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story.lead_photo.caption Lynn Atkins/The Weekly Vista Flytyers listen to a video presentation by Susan Young of the Shiloh Museum about the old Butterfield Stage Coach route.

Some Bella Vista groups couldn't wait for the rest of the covid-19 restrictions to be lifted. Although their usual meeting spot in Riordan Hall is still closed, they have found a way to meet.

The Bella Vista Fly Tyers probably won't offer its annual fly tying course this fall, President Ed Limehouse said. But regular meetings resumed last month in the Kingsdale pavilion. The pavilion offers plenty of space for social distancing. About 20 members wearing masks were there on Thursday.

The club has 150 members but was drawing about 50 when meetings were suspended in March.

Most meetings have a program and last week the program was a video presentation made by Susan Young of the Shiloh Museum about the Butterfield Trail Stage Coach. Limehouse said they enjoy programs on a variety of topics.

He also plans to recruit among the membership to help with the POA's annual Kids Fishing Derby.

The Fly Tyers have donated funds for projects at the POA lakes, but their main fundraiser, hauling cardboard for the Bella Vista Recycling Center, is no longer available. Limehouse said they're looking for a way to replace those funds.

The club also takes a couple of trips a year to fish and he expects those to take place this fall.

Fellowship is important, member Steve Troup said.

"It's good to get out of the house," he added. He also takes advantage of the wealth of knowledge about fishing the members share. Before each meeting, there is a social hour and sometimes members bring food.

To find out more about the Fly Tyers, visit its website at sites.google.com/view/bellavistaflytyersclub/home, or search for the group on Facebook.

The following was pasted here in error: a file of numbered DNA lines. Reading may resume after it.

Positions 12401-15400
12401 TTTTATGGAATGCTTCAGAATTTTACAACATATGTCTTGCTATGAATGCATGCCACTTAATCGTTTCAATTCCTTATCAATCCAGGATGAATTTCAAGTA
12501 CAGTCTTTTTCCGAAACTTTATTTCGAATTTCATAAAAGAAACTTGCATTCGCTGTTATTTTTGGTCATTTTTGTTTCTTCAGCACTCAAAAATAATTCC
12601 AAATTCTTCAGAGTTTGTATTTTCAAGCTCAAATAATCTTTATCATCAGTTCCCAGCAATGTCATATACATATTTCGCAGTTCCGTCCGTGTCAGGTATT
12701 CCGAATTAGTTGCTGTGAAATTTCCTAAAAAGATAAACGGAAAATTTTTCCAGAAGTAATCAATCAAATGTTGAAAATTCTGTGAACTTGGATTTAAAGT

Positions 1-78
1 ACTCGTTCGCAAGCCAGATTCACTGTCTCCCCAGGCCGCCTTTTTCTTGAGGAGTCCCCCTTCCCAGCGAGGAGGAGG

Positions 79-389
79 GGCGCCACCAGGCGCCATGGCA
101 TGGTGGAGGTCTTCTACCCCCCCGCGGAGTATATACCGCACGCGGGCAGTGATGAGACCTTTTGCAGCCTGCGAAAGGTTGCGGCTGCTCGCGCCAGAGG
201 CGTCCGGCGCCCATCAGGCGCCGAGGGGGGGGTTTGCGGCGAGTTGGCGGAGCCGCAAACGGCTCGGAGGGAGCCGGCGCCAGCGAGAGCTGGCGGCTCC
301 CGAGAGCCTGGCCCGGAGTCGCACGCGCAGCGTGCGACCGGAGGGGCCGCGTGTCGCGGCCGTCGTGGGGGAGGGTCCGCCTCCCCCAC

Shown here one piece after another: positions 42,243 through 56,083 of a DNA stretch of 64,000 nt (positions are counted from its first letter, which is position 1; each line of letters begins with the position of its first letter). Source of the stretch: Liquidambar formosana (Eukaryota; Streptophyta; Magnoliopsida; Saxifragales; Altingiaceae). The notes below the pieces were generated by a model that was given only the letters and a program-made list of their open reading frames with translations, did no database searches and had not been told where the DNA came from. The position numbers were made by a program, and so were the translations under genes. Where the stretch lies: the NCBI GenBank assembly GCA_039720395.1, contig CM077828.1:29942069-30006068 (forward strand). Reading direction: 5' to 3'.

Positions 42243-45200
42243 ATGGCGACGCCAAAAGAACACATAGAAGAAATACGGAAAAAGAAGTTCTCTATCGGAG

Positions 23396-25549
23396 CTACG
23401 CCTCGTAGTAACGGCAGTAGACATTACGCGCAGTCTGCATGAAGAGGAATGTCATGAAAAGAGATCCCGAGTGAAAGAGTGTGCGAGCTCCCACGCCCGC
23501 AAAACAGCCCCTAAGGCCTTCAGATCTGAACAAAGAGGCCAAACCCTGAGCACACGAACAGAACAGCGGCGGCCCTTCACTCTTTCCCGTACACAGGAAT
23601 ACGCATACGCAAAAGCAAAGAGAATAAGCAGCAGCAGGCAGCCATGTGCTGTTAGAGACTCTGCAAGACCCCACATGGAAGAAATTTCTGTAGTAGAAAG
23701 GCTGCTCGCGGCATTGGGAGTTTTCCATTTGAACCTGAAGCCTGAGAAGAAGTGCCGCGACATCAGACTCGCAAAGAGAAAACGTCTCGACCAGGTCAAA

At first, the Bella Vista Wood Carvers used the same pavilion after the Fly Tyers were finished, but meeting outside in the middle of the day was just too hot, President Jean Visnich explained. She found a place in the gymnasium of the Bella Vista Assembly of God Church. There's enough room for the group to spread out to an appropriate social distance.

The club, which has about 45 members, sponsors a wood carving show every other year, but luckily 2020 wasn't the year, Visnich said. They will begin to work towards the 2021 show soon.

Woodcarvers usually bring their projects with them to the meetings and often advice is shared, member Bob Stewart said, but the fellowship is also important. They used to meet for breakfast before the covid-19 restrictions, he said.

Jim Reitz said the shutdown gave him one more day to work in his shop. He spends five to six hours a day working with wood in his shop, he said. There was no problem getting supplies during the shutdown. Some wood is ordered online, and some comes from a local lumber yard that remained open.

Don Lang stopped by the meeting to report on a totem pole project. The pole was mostly done by another member, Don Hunt, who passed away before it was complete. Lang took it over and plans to donate it in Hunt's name when it's completely finished. He's not sure where the totem pole will end up.

To find out more about the woodcarvers, visit their website www.bellavistawoodcarvers.org or email [email protected]

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Lynn Atkins/The Weekly Vista Bob Stewart used a recent Wood Carvers meeting to work on his ball and chain. When it's finished, each link will move and the ball will roll aound inside a box.
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Lynn Atkins/The Weekly Vista Betty Chermak shows off her latest work. She uses a wood burner to create the picure.
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Lynn Atkins/The Weekly Vista J.D. Jutte says the cowboy sculpture is a self portrait although many people are surprised to hear that.

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